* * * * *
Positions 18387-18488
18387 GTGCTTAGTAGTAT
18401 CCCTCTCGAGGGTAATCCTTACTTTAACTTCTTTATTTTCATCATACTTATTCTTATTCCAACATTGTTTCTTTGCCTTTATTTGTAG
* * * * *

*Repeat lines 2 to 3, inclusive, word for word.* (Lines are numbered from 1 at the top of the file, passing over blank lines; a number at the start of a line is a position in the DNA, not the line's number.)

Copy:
18387 GTGCTTAGTAGTAT
18401 CCCTCTCGAGGGTAATCCTTACTTTAACTTCTTTATTTTCATCATACTTATTCTTATTCCAACATTGTTTCTTTGCCTTTATTTGTAG